IDEAS home Printed from https://ideas.repec.org/
MyIDEAS: Log in (now much improved!)

Citations for "Limited network connections and the distribution of wages"

by Kenneth J. Arrow & Ron Borzekowski

For a complete description of this item, click here. For a RSS feed for citations of this item, click here.
as
in new window


  1. Szulkin, Ryszard & Hällsten, Martin, 2009. "Families, neighborhoods, and the future: The transition to adulthood of children of native and immigrant origin in Sweden," SULCIS Working Papers 2009:9, Stockholm University Linnaeus Center for Integration Studies - SULCIS.
  2. Fabio David Nieto, 2016. "Discriminación y diferenciales de salarios en el mercado laboral," Revista de Economía Institucional, Universidad Externado de Colombia - Facultad de Economía, vol. 18(34), pages 115-134, January-J.
  3. Berardi, Nicoletta & Seabright, Paul, 2011. "Professional Network and Career Coevolution," CEPR Discussion Papers 8632, C.E.P.R. Discussion Papers.
  4. Andrea Galeotti & Luca Paolo Merlino, 2014. "Endogenous Job Contact Networks," International Economic Review, Department of Economics, University of Pennsylvania and Osaka University Institute of Social and Economic Research Association, vol. 55, pages 1201-1226, November.
  5. Matthew O. Jackson, 2003. "A survey of models of network formation: Stability and efficiency," Working Papers 1161, California Institute of Technology, Division of the Humanities and Social Sciences.
  6. Yannis M. Ioannides & Adriaan R. Soetevent, 2006. "Wages and Employment in a Random Social Network with Arbitrary Degree Distribution," American Economic Review, American Economic Association, vol. 96(2), pages 270-274, May.
  7. Buhai, Sebastian & van der Leij, Marco, 2006. "A Social Network Analysis of Occupational Segregation," Working Papers 06-11, University of Aarhus, Aarhus School of Business, Department of Economics.
  8. Yang, J.-H. Steffi, 2009. "Social network influence and market instability," Journal of Mathematical Economics, Elsevier, vol. 45(3-4), pages 257-276, March.
  9. Antoni Calvó-Armengol & Matthew O. Jackson, 2004. "The Effects of Social Networks on Employment and Inequality," American Economic Review, American Economic Association, vol. 94(3), pages 426-454, June.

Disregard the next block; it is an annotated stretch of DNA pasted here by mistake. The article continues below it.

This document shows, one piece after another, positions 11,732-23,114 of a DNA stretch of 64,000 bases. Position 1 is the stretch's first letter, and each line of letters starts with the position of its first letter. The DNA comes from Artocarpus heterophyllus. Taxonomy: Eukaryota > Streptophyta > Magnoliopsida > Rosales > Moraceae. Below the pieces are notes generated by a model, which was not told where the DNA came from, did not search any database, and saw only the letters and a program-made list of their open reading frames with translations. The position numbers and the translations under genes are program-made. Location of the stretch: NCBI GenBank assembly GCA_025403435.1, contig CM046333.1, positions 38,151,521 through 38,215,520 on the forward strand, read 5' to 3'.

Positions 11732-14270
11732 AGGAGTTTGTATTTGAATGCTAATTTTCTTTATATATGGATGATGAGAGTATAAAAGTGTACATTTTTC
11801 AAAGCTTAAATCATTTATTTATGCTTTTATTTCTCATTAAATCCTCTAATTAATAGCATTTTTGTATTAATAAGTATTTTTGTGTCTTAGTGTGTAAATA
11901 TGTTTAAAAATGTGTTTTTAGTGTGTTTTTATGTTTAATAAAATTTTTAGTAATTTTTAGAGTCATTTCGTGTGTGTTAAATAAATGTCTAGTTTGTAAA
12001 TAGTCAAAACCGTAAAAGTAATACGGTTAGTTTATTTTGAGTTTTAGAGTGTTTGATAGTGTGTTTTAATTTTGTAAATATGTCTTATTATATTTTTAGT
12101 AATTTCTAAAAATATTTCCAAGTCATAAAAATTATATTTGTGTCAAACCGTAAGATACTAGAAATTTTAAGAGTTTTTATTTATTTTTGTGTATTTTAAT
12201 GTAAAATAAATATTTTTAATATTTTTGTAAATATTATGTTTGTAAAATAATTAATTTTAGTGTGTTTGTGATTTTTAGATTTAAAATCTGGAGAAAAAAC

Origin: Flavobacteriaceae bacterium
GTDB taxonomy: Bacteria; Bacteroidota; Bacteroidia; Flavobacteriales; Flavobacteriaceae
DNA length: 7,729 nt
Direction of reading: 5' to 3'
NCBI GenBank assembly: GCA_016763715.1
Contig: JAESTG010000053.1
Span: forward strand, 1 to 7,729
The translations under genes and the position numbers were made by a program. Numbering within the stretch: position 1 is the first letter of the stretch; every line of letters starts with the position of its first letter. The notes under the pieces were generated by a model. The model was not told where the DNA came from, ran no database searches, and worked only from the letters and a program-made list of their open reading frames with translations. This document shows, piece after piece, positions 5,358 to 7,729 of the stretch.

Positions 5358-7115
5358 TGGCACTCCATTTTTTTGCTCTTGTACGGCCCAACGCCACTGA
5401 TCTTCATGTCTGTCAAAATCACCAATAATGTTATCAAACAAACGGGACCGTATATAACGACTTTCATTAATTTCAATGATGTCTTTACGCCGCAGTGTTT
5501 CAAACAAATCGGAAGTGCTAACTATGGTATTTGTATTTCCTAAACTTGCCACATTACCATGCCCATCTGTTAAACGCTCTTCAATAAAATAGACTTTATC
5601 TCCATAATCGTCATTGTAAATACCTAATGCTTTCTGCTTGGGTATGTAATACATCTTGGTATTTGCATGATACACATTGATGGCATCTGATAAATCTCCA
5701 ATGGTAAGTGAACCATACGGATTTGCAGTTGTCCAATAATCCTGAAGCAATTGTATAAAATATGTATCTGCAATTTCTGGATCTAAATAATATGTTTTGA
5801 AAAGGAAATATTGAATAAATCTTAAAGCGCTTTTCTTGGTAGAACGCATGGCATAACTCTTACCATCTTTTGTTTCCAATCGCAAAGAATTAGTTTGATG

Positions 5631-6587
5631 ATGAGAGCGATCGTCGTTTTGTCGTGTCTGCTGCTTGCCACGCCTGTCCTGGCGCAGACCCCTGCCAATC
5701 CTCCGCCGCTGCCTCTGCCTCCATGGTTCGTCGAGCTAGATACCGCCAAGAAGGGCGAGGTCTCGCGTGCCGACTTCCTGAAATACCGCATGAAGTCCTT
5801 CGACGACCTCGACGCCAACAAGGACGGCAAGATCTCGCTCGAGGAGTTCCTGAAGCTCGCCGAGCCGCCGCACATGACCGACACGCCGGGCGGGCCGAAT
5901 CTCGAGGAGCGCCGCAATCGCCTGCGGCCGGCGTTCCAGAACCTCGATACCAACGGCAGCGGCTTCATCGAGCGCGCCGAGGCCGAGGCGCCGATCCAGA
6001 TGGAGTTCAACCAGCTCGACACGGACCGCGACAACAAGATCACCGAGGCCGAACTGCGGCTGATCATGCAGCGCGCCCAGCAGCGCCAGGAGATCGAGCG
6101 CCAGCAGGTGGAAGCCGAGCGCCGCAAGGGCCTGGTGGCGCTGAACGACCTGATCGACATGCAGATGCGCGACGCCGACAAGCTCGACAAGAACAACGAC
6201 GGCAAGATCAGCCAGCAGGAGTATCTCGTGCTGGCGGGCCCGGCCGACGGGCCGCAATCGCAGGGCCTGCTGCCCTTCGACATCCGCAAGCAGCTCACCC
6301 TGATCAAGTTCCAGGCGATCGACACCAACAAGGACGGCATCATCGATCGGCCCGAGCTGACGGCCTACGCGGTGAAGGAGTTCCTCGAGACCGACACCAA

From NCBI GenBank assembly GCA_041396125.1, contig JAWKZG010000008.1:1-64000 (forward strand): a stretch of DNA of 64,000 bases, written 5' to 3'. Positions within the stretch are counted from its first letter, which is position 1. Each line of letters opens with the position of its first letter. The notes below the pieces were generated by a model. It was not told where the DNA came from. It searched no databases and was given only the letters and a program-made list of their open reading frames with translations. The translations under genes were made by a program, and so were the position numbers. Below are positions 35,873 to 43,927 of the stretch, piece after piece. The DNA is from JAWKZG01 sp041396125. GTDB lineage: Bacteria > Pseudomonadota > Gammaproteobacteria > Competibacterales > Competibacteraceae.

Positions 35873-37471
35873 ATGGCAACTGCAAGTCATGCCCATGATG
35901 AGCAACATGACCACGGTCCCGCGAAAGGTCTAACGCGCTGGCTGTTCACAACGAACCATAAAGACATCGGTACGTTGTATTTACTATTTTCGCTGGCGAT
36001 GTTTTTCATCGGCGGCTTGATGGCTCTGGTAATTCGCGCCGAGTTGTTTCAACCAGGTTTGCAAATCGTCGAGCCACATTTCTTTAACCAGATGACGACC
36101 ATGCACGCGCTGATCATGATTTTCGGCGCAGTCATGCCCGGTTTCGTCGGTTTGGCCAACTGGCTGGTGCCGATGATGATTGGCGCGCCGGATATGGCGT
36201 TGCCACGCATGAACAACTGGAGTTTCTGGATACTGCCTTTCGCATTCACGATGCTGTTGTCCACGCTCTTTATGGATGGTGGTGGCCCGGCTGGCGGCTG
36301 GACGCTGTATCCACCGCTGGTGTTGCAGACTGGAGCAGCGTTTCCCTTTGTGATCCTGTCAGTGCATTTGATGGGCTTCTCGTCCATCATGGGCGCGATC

10. Federico Cingano & Alfonso Rosolia, 2006. "People I Know: Workplace Networks and Job Search Outcomes," Temi di discussione (Economic working papers) 600, Bank of Italy, Economic Research and International Relations Area.
  11. Jackson, Matthew O. & Calvo, Antoni, 2002. "Social Networks in Determing Employment and Wages: Patterns, Dynamics, and Inequality," Working Papers 1149, California Institute of Technology, Division of the Humanities and Social Sciences.
  12. Burns, Justine & Godlonton, Susan & Keswell, Malcolm, 2010. "Social networks, employment and worker discouragement: Evidence from South Africa," Labour Economics, Elsevier, vol. 17(2), pages 336-344, April.
  13. Tassier, Troy & Menczer, Filippo, 2008. "Social network structure, segregation, and equality in a labor market with referral hiring," Journal of Economic Behavior & Organization, Elsevier, vol. 66(3-4), pages 514-528, June.
  14. Matthew O. Jackson, 2002. "The Stability and Efficiency of Economic and Social Networks," Microeconomics 0211011, EconWPA.
  15. Evgeniya Polyakova & Larisa Smirnykh, 2015. "The Impact of Sectoral Segregation on the Earning Differential between Natives and Immigrants in Russia," HSE Working papers WP BRP 110/EC/2015, National Research University Higher School of Economics.
  16. Ilse Lindenlaub & Anja Prummer, 2016. "Gender, Social Networks and Peformance," Working Papers 807, Queen Mary University of London, School of Economics and Finance.
  17. Ilse Lindenlaub & Anja Prummer, 2014. "Gender, Social Networks And Performance," Cambridge Working Papers in Economics 1461, Faculty of Economics, University of Cambridge.
  18. Kan, Kamhon, 2007. "Residential mobility and social capital," Journal of Urban Economics, Elsevier, vol. 61(3), pages 436-457, May.
This information is provided to you by IDEAS at the Research Division of the Federal Reserve Bank of St. Louis using RePEc data.